In place of scientific theories, we have predictive procedures in the individual mind: procedures that take some information in the IOS and make predictions about other information in the IOS. Again, the quality of a procedure may be measured probabilistically. And again, for computational reasons, much of this quality-assessment is doing via inference rather than direct evaluation on observations in the IOS. And again, much of this inference is heuristically guided by theories held by the mind.
The psychological analogue of a research programme is a belief system, a tightly interconnected network of ideas, including a set of related and interlocking procedures for predicting parts of the IOS based on other parts. As we have noted above, on the societal level research programmes are merely special kinds of human belief systems, and their progressiveness may be studied in about the same way as one would do for other belief systems (such as religions).
The theory-dependence of observation is extremely marked in human beings. It penetrates down to the lower levels of the perceptual cortex. We have a remarkable capacity to see what we want to see, and remember what we want to be the case. A famous and very low-level example of this is the blind spot that we would each see in front of our nose, if our brains didn’t perform interpolation so as to convince us that our perceived world, at a given instant, doesn’t have a hole in it (Maturana and Varela, 1992).
And the theory-dependence of human observation and memory does, in fact, make it difficult for us to objectively compare belief systems. We humans are very good at not seeing things that don’t match our beliefs. There are many examples of this in the history of science – scientists ignoring “anomalous” data points for example – but there are even more examples in other domains of human life, such as politics.
Human belief systems have a strong propensity to persist over time, because of their capability to bias observation and memory in their favor, and their ability to conceive inference control heuristics that bias probability estimates in their favor. In Chaotic Logic I described this propensity as a kind of “psychological immune system.”
Counterbalancing this tendency of belief systems to persist, however, is the human mind/brain’s quest for progress. We humans intrinsically value both novelty and simplicity. And these two values, as we have seen, lead to the possibility of a Lakatosian assessment of the progressiveness of research programmes and other belief systems. We want our thought-systems to grow to encompass newly observed situations, and we desire simplicity of understanding, according to our individual variations on our innate human senses of novelty and simplicity. These two desires cause the human mind – in many cases – to allocate attention away from belief-systems that have become regressive in the Lakatosian sense. And of course, this dynamic on the individual cognitive level is what is responsible for the same dynamic on the sociological level, as is seen in the history of science.
This analysis makes clear one way in which science differs from most other human belief systems. The human mind has a tendency to grow persistent belief-systems, but it also – via its innate quest for novelty and simplicity – has a tendency to seek progressive belief systems. What is unusual about science is the way it values the quest for novelty and conceptual simplicity over the quest for stability and persistence.
We thus reach the rather obvious conclusion that individuals who value stability and persistence may be good scientists, but they will be unlikely to create new research programmes. The progress from one research programme to the next is always made by a human being who, psychologically, values novelty and conceptual simplicity over stability. (Of course, however, human psychology is complex, and the same individually may value novelty in one domain and stability in another – at this juncture one may introduce the notion of “subpersonalities” (Goertzel, 1997) and reformulate the previous statement to say that new research programmes are created by individuals with powerful subpersonalities that value novelty and conceptual simplicity over stability.) And this means that science is much more likely to progress in cultures that reinforce these values, than in more “steady-state” oriented societies.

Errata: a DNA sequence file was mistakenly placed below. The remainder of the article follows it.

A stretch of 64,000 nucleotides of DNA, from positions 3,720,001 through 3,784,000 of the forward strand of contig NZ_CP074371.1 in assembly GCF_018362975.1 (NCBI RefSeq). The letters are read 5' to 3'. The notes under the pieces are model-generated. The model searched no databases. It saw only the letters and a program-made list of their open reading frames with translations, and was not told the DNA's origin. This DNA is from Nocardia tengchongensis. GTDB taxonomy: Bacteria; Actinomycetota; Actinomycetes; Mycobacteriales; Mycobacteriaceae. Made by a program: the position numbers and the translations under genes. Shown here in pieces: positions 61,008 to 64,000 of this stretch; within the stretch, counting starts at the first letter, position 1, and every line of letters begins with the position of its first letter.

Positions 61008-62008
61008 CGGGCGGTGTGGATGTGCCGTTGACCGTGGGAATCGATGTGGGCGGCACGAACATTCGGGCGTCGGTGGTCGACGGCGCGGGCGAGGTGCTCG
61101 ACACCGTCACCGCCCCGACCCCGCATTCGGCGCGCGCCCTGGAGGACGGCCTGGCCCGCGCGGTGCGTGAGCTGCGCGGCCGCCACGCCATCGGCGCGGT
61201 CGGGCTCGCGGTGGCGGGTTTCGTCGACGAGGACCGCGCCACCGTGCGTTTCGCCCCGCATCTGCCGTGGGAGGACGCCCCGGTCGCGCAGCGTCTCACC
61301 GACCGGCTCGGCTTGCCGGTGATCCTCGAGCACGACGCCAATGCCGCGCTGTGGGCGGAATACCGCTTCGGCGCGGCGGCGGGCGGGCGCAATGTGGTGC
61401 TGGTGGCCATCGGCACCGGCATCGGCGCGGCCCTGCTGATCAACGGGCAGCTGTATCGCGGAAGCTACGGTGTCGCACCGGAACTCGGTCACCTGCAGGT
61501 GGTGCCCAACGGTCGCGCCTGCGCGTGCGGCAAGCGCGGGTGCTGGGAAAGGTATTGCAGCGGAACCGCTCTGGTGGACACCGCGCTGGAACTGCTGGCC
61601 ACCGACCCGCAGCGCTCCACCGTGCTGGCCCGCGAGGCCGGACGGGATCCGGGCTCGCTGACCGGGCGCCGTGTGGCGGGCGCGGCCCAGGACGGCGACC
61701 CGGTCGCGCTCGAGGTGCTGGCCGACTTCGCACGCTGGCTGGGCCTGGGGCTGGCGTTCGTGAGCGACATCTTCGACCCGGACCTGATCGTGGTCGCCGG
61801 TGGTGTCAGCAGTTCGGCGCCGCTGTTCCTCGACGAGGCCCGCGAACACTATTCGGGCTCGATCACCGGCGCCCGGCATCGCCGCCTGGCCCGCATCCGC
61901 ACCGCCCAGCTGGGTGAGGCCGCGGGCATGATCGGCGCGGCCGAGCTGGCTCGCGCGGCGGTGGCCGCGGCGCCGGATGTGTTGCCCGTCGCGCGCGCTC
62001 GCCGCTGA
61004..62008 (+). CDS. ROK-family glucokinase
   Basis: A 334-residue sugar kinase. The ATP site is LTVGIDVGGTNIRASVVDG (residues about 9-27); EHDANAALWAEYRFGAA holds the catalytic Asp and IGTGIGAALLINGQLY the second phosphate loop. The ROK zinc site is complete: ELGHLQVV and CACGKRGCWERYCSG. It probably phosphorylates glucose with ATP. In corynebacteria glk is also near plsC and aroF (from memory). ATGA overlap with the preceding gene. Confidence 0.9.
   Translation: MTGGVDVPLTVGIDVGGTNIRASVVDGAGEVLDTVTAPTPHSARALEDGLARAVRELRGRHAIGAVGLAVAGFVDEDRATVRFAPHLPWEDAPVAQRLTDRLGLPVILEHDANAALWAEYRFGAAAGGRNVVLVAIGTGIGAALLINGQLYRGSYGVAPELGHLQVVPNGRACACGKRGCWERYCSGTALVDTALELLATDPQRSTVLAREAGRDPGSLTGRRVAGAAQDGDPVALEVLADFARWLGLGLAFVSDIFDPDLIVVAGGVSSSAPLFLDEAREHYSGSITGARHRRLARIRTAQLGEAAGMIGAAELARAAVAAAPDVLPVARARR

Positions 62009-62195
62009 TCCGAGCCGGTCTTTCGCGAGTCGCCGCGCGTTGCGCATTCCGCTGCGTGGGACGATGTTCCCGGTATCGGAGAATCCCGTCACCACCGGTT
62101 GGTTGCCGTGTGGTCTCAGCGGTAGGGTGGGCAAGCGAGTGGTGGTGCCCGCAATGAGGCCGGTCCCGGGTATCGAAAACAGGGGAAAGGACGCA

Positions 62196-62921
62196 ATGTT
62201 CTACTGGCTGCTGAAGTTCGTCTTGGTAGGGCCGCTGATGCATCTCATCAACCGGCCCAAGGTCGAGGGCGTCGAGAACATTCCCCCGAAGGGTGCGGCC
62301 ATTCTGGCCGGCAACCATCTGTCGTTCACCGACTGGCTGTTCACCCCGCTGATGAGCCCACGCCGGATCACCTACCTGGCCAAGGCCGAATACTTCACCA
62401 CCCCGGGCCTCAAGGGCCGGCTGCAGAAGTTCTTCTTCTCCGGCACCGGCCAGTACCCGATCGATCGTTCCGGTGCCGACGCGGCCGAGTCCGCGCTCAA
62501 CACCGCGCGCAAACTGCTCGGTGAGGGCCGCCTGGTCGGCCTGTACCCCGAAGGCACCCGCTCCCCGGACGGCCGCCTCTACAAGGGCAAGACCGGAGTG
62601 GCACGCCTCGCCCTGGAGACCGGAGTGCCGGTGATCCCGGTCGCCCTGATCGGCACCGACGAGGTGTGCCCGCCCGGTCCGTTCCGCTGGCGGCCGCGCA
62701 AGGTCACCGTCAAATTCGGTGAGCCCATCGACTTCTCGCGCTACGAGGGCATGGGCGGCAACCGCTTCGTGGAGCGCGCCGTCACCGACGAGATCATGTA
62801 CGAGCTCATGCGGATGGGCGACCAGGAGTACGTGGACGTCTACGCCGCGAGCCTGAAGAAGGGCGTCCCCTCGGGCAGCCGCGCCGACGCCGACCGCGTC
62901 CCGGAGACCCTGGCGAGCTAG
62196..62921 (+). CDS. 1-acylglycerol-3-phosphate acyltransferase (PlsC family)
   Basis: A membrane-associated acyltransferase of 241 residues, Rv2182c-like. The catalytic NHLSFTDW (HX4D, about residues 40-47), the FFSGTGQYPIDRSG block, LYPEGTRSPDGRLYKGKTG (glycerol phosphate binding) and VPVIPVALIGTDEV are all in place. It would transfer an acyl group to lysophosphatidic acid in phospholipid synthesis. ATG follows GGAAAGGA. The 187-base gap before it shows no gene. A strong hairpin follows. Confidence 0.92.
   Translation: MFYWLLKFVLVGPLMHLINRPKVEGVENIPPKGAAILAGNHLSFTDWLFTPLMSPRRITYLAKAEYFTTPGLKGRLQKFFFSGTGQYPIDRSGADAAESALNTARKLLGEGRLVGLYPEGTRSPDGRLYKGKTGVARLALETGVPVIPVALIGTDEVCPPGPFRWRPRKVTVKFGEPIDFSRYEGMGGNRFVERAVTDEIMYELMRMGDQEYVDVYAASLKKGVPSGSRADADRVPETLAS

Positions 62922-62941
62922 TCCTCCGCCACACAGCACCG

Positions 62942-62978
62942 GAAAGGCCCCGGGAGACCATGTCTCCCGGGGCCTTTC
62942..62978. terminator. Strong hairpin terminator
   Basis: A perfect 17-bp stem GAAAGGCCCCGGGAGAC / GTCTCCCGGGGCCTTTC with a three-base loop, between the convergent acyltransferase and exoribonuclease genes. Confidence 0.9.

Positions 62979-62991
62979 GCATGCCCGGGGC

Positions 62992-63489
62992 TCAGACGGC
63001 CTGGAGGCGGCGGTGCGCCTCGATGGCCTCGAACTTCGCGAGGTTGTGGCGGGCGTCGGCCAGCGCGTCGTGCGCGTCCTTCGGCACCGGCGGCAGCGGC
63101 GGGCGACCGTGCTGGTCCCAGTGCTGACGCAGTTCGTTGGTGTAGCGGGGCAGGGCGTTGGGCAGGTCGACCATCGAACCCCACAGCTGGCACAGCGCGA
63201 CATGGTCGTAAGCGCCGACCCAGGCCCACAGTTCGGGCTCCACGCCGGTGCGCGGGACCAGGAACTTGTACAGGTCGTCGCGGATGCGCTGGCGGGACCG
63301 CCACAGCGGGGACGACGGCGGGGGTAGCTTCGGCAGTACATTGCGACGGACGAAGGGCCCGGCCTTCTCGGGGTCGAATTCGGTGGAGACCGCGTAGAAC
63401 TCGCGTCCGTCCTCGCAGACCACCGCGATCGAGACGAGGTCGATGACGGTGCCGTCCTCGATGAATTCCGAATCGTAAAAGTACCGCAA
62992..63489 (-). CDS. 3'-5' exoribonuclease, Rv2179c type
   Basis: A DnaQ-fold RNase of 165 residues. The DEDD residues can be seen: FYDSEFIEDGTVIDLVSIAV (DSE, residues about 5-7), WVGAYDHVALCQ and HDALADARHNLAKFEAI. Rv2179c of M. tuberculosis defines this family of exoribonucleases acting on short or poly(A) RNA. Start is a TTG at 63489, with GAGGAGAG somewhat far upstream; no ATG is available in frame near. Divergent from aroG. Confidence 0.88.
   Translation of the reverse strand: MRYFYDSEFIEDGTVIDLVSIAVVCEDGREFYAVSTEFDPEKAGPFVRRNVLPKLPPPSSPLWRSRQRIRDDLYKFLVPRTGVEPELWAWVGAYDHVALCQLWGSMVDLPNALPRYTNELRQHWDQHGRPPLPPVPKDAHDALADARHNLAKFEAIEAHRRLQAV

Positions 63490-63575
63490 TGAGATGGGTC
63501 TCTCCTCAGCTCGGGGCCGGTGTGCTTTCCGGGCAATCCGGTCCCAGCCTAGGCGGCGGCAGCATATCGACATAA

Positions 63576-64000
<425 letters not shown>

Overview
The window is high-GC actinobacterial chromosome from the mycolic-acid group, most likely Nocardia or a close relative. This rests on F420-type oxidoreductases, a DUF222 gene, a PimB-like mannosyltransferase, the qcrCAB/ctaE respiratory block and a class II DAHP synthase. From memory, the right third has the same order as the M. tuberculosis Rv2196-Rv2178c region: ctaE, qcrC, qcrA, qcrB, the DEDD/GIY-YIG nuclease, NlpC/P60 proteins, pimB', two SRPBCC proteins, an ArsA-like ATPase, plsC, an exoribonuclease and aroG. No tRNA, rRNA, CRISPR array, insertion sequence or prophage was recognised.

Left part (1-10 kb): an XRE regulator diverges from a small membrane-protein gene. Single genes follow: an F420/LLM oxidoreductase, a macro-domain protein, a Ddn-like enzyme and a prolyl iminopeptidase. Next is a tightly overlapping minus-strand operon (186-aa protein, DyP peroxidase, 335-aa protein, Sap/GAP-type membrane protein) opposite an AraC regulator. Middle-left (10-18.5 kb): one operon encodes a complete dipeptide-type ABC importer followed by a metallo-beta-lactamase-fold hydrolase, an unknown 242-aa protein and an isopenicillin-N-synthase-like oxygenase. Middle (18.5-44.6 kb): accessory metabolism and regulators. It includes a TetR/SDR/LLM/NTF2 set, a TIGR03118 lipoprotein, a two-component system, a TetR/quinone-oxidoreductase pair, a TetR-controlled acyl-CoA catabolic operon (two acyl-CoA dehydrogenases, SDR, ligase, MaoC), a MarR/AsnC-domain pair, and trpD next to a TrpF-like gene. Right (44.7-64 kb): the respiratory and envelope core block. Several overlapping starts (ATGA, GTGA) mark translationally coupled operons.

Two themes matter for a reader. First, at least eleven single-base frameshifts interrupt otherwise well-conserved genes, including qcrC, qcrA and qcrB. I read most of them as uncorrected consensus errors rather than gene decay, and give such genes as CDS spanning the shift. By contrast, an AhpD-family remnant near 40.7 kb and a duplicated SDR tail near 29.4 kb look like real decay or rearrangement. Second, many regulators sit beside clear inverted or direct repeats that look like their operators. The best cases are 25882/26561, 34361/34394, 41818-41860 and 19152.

Finally, what does this tell us about the engineering of scientifically accomplished AI systems? The main lesson is that a purely analytical, probability-calculation-based approach will probably never be workable. It will run into the same problems that characterize naïve computational probabilism in the philosophy of science. All the needed probabilities can never be calculated, so heuristics must be used – but these heuristics inevitably wind up being theory-driven, and hence they do not provide an objective way of comparing theories. Probabilistic theory assessment must be augmented by a more system-theoretic sort of theory assessment, such as is provided by the notion of progressiveness. And the notion of simplicity is key here. If an AI program finds different things simple than humans do, it is going to find different scientific theories preferable. This may be a good thing, in some contexts; we may wish AI scientists to derive theories no humans would ever think of. On the other hand, if its innate notion of simplicity is too different from ours, an AI may find itself unable to learn effectively from human scientific knowledge – it may be able to absorb the abstract theoretical statements, but not the intuitions that surround them and guide their use.
· Pelikan, Martin (2002). Bayesian Optimization Algorithm: From Single Level to Hierarchy, Ph.D. Dissertation from the Dept. of Computer Science at the University of Illinois at Urbana-Champaign
· Stcherbatsky, Th. (1958). Buddhist Logic, The Hague, Netherlands: Mouton & Co.
 The ideas given here resemble some that I presented in my 1994 book Chaotic Logic, which also discusses Lakatos, the history of science, and the dynamics of human belief systems; but the treatment here introduces a number of important new ideas.